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International Monetary Fund

Abstract

The Articles of Agreement of the International Monetary Fund were adopted at the United Nations Monetary and Financial Conference (Bretton Woods, New Hampshire) on July 22, 1944. They were originally accepted by 29 countries and since then have been signed and ratified by a total of 189 Member countries. As the charter of the organization, the Articles lay out the Fund’s purposes, which include the promotion of “international monetary cooperation through a permanent institution which provides the machinery for consultation and collaboration on international monetary problems”. The Articles also establish the mandate of the Organization and its members’ rights and obligations, its governance structure and roles of its organs, and lays out various rules of operations including those related to the conduct of its operations and transactions regarding the Special Drawing Rights. The key functions of the IMF are the surveillance of the international monetary system and the monitoring of members’ economic and financial policies, the provision of Fund resources to member countries in need, and the delivery of technical assistance and financial services. Since their adoption in 1944, the Articles of Agreement have been amended seven times, with the latest amendment adopted on December 15, 2010 (effective January 26, 2016). The Articles are complemented by the By-laws of the Fund adopted by the Board of Governors, themselves being supplemented by the Rules and Regulations adopted by the Executive Board.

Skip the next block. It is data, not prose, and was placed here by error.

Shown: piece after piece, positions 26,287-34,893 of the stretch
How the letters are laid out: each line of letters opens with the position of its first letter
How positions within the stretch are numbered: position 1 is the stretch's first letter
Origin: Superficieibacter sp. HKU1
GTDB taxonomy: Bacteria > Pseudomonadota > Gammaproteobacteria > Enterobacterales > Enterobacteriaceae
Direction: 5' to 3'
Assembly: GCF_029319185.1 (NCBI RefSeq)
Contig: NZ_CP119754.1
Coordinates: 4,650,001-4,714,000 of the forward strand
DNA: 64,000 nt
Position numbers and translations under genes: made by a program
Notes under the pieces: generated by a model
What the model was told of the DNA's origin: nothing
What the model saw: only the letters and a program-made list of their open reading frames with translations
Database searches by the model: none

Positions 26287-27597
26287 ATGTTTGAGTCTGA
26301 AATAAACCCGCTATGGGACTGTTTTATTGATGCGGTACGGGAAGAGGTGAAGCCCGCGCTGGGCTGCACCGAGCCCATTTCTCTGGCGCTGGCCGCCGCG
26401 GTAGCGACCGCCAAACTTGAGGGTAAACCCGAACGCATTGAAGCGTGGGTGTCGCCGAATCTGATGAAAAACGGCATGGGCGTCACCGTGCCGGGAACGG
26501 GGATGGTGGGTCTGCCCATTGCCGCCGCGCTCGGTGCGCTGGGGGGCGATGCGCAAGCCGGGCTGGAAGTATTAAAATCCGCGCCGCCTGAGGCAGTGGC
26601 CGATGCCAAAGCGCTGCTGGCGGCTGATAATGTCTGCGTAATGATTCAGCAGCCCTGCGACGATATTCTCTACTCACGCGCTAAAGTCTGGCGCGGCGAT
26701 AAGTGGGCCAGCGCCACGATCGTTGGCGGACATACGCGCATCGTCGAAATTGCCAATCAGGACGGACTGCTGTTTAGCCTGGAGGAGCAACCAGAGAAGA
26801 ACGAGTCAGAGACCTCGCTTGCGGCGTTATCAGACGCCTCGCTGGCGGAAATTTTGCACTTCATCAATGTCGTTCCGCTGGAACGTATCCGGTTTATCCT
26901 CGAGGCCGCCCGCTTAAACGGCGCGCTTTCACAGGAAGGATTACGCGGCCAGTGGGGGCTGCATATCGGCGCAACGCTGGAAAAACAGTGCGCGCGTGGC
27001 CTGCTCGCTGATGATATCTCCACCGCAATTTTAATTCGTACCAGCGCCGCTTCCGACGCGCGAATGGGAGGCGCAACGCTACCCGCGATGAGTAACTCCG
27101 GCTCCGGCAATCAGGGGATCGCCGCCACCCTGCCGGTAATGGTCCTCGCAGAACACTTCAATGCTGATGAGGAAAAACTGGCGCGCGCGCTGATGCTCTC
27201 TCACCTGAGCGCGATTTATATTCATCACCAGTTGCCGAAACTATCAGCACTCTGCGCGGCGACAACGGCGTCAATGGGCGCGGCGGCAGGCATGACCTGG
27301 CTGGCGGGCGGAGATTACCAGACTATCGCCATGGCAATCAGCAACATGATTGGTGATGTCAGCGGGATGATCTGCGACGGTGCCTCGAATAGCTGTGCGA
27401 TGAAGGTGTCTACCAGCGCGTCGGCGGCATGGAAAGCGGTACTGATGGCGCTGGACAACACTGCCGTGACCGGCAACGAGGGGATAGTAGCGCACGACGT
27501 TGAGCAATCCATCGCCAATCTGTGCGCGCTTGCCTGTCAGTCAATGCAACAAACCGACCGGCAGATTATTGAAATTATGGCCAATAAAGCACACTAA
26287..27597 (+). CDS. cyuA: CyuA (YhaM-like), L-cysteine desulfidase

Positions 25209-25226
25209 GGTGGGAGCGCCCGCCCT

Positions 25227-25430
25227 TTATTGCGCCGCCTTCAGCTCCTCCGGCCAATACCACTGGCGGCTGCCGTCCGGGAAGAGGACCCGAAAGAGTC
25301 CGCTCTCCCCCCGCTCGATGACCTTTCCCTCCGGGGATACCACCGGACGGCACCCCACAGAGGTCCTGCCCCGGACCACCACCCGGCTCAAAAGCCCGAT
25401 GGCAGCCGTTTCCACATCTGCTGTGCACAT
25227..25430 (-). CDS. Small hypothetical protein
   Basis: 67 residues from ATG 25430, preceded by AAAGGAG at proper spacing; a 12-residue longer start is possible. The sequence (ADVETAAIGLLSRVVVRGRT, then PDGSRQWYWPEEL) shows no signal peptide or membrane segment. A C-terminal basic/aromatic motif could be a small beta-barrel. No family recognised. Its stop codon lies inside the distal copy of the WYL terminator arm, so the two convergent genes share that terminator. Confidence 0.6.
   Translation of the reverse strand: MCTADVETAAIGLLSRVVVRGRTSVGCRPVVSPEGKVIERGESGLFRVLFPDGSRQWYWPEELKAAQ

International Monetary Fund

Abstract

Articles of Agreement

International Monetary Fund

Abstract

Articles of Agreement

International Monetary Fund

Abstract

Articles of Agreement

International Monetary Fund

Abstract

Articles of Agreement

International Monetary Fund

Abstract

Convenio Constitutivo

International Monetary Fund

Abstract

This paper discusses the Second Amendment of the IMF’s Articles of Agreement. The drafting of the Second Amendment of the Articles of Agreement was a more prolonged and more complicated task than the preparation of the First Amendment. One characteristic of the Second Amendment is the transformation into law, by incorporation in the Articles, of policies that the IMF had adopted over the years. The provisions of the Second Amendment that deal with repurchase obligations, the selection of currencies for use in purchases and repurchases, and stand-by arrangements are among the many examples that are sometimes referred to as constituting the modernization of the IMF.